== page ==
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Corporate Restructuring: International Best Practices
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The Mellon Bank Approach

Richard H. Daniel,
Mellon National Bank
Retired Vice Chairman & Chief Credit Officer
SUPPLEMENTAL HANDOUT


In October of 1986 I joined Mellon National Bank inPittsburgh, Pennsylvania, as a Vice Chairman and Chief Credit Officer. The Chairman was worried about the health of the bank's loan portfolio after the demise of their Chief Credit Officer two years prior. He had lacked a strong replacement, and was looking for someone to determine if Mellon might have a credit problem.

My first task was to assess the health of the credit process and theexpertise of the people running it. It didn't take long before I was spearheading an aggressive effort to identify all of the non-performing loans (NPLs) that had missed being identified by the existing loan monitoring system.

By the end of 1986, the NPLs had increased 77% from the prior year's end, and the credit process was still producing new ones.

As a result, in June of 1987 the Boardfelt it was necessary to make a change in senior management. Frank V. Cahouet was brought in as Chairman and CEO. Senior management was immediately restructured and a program was begun to address the business and financial consequences of the significant increase in the NPLs.

During that year we continued to find additional NPLs, and by the end of the year they had climbed to $1,649 million,an increase of over $1 billion in two years. The Loss Reserve was increased by $1,056 million, creating a 1987 year-end loss of $844 million.

I should point out that we were working on this problem in the latter part of the 1980s, when the economy was beginning to turn down for the second time in that decade. And, it was magnified by the fact that Mellon missed identifying a significantnumber of problem loans earlier, and was not ready to address the incremental problems of the succeeding economic downturn. Consequently, our problem borrowers had become sicker than we had realized.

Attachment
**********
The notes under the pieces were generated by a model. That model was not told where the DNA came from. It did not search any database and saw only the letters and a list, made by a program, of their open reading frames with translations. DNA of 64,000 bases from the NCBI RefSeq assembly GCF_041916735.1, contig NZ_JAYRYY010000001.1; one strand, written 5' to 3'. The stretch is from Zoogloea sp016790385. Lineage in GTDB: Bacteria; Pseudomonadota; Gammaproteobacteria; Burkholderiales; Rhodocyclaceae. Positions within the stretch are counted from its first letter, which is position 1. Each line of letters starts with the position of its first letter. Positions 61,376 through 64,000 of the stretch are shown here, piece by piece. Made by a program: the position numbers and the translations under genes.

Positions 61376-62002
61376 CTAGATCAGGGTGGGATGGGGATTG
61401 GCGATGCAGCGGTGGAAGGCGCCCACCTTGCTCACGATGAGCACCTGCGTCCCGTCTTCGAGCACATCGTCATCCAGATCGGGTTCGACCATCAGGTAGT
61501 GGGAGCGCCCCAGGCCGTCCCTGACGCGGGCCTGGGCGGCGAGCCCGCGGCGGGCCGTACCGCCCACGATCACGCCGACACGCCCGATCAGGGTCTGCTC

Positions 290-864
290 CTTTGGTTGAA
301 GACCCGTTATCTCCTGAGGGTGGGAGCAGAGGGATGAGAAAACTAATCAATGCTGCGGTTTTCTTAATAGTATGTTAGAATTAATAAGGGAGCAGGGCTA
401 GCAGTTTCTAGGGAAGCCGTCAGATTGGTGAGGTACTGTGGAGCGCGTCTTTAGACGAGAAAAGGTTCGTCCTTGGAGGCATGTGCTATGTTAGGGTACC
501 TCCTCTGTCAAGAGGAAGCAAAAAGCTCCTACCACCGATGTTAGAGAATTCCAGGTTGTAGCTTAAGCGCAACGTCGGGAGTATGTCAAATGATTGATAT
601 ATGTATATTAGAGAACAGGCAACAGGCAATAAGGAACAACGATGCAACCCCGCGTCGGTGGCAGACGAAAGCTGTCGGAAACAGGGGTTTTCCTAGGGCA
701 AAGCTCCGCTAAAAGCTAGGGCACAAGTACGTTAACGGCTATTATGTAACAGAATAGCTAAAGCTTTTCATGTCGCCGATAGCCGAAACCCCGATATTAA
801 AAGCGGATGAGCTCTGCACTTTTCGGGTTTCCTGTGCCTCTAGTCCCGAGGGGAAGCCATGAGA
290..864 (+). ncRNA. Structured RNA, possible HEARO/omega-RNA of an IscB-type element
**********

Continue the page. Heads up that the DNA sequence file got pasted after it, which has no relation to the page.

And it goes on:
In order to attack this persistent problem, we decided to split the credit group into two separate parts - one to fix the process of new asset generation and oversight, and one to manage the growingvolume of problem loans. These functions are commonly known as Credit Policy Administration and Problem Loan Management, or Loan Workouts. Since we were able to attract a seasoned Credit Policy Officer who became available at the time, we decided to have him head the Credit Policy Department, reporting to me, and I would focus on the process of beefing up the newly named “Special Assets”Department.

By the beginning of 1988, we had also concluded that we were in need of strengthening every other aspect of our bank's operations. Actions included developing and implementing strategies to improve the performance of our major lines of business, remaining steadfast in our commitment to contain expenses, and run a lean and productive operation, continuing to strengthen and refine our creditcontrols, and executing an innovative financial restructuring plan.

In July of '88, Mellon announced a capital financing and asset restructuring program to strengthen its capital base and sell a substantial portion of its lower quality domestic assets to accelerate the timetable for realizing the profit potential of the company's market franchise. It included the issuance of $275 million ofpreferred stock and $250 million of additional equity capital, both of which were sold to the investment banking firm of Warburg Pincus. The plan was completed three months later when certain lower quality NPAs were sold to a newly established independent bank - Grant Street National Bank, In Liquidation (GSNB). Its sole purpose was to acquire the identified assets, liquidate them, and then...
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